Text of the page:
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The Cytoskeleton and Root Growth Behavior

  • Laura M. Vaughn
  • Katherine L. Baldwin
  • Gengxiang Jia
  • Julian C. Verdonk
  • Allison K. Strohm
  • Patrick H. Masson
Chapter
Part of the Advances in Plant Biology book series (AIPB, volume 2)

Abstract

The roots of many plant species develop complex growth behaviors when germinated on hard surfaces, and scientists have learned to use this experimental set-up to study the structure and dynamics of cytoskeletal arrays. Our knowledge of the elements that lead to anisotropic cell expansion in rapidly elongating cells has increased by finding mutants with altered root growth behavior as well as observing how growth patterns change upon application of microtubule-interacting drugs. These studies have highlighted the importance of microtubule structure, microtubule-associated proteins, cell wall components, and various signaling pathways in governing a root’s shape. Here, we discuss the growth patterns roots display on hard surfaces and review several mutant studies where growth is aberrant. Many of the changes in root growth behavior can be linked directly to alterations in the placement or dynamics of the cytoskeleton, while others appear to have a more indirect impact. Observations of the growth patterns of these mutants may now be supplemented with information from studies utilizing natural variation to gain a fuller understanding of the molecular biology behind root morphology.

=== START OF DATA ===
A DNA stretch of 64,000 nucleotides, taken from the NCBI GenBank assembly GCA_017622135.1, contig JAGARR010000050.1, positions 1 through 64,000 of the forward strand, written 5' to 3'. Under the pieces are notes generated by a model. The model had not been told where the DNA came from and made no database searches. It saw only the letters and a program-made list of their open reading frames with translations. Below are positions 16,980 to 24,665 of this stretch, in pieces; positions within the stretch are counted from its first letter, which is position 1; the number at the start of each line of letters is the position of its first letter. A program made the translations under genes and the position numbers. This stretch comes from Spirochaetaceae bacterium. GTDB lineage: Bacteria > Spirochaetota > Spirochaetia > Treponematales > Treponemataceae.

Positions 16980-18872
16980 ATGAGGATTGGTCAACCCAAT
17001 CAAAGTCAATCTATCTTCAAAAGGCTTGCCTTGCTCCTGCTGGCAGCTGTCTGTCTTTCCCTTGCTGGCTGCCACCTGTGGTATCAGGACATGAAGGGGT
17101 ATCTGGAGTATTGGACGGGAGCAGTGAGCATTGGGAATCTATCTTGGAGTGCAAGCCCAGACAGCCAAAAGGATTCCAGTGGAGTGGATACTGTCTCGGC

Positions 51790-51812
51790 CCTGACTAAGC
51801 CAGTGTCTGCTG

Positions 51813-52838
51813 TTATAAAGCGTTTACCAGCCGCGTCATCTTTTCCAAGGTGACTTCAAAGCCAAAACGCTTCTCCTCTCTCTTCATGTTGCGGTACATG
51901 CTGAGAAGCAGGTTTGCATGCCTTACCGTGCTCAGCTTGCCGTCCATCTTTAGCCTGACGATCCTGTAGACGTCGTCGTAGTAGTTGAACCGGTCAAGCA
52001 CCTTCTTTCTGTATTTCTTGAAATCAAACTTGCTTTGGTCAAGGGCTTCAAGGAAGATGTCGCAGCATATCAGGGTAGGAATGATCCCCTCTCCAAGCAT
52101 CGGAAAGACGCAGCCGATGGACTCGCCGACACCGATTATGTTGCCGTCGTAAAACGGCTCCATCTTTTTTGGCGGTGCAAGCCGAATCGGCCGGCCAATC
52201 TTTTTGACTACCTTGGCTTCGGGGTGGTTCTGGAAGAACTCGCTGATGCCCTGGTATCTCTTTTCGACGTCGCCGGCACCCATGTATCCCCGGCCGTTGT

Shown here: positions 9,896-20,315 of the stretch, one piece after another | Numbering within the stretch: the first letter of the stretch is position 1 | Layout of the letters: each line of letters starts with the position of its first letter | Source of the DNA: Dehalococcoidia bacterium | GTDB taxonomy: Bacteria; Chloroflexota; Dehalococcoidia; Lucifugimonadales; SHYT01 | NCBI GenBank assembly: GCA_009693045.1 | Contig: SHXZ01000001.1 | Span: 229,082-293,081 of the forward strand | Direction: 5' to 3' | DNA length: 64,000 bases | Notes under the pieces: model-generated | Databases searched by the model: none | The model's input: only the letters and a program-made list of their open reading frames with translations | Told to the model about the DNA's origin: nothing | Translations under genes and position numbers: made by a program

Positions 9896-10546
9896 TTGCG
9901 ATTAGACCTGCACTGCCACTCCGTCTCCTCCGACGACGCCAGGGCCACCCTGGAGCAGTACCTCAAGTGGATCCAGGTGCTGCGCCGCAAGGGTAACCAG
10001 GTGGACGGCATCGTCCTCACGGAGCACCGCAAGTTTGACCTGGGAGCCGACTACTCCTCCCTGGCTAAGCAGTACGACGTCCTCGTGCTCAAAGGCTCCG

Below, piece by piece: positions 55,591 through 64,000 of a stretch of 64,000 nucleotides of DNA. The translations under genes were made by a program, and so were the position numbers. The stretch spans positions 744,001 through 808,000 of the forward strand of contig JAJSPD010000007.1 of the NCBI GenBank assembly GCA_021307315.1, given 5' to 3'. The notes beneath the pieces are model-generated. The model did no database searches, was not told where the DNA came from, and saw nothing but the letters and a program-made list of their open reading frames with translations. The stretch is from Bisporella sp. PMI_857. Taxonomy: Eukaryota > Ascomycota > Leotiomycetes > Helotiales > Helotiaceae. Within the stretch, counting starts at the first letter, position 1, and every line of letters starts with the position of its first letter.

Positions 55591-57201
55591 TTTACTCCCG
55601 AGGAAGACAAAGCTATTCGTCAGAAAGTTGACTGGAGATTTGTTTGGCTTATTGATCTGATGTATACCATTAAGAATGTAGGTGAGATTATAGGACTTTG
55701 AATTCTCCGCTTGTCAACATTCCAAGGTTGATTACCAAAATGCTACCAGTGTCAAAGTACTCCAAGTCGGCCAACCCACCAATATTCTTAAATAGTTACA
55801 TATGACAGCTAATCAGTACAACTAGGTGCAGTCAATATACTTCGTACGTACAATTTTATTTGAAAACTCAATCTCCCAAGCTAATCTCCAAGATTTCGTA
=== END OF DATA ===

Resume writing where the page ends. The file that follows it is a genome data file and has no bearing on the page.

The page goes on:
Keywords

Elongation Zone Microtubule Dynamic Cortical Microtubule Microtubule Array Pause State 
These keywords were added by machine and not by the authors. This process is experimental and the keywords may be updated as the learning algorithm improves.

Notes

Acknowledgements

This review was made possible by grants from the National Science Foundation (NSF grants IOS-0642865 and IOS-0821884 to PHM), the UW-Madison USDA Hatch program, the DOE Great Lakes Bioenergy Research Center and the UW-Madison Genetics Training Grant from the National Institutes of Health to LMV for her first 2 years in graduate school.

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Copyright information

© Springer Science+Business Media, LLC 2011

Authors and Affiliations

  • Laura M. Vaughn
  • Katherine L. Baldwin
  • Gengxiang Jia
  • Julian C. Verdonk
  • Allison K. Strohm
  • Patrick H. Masson
    • 1
  1. 1.Department of GeneticsUniversity of Wisconsin – MadisonMadisonUSA

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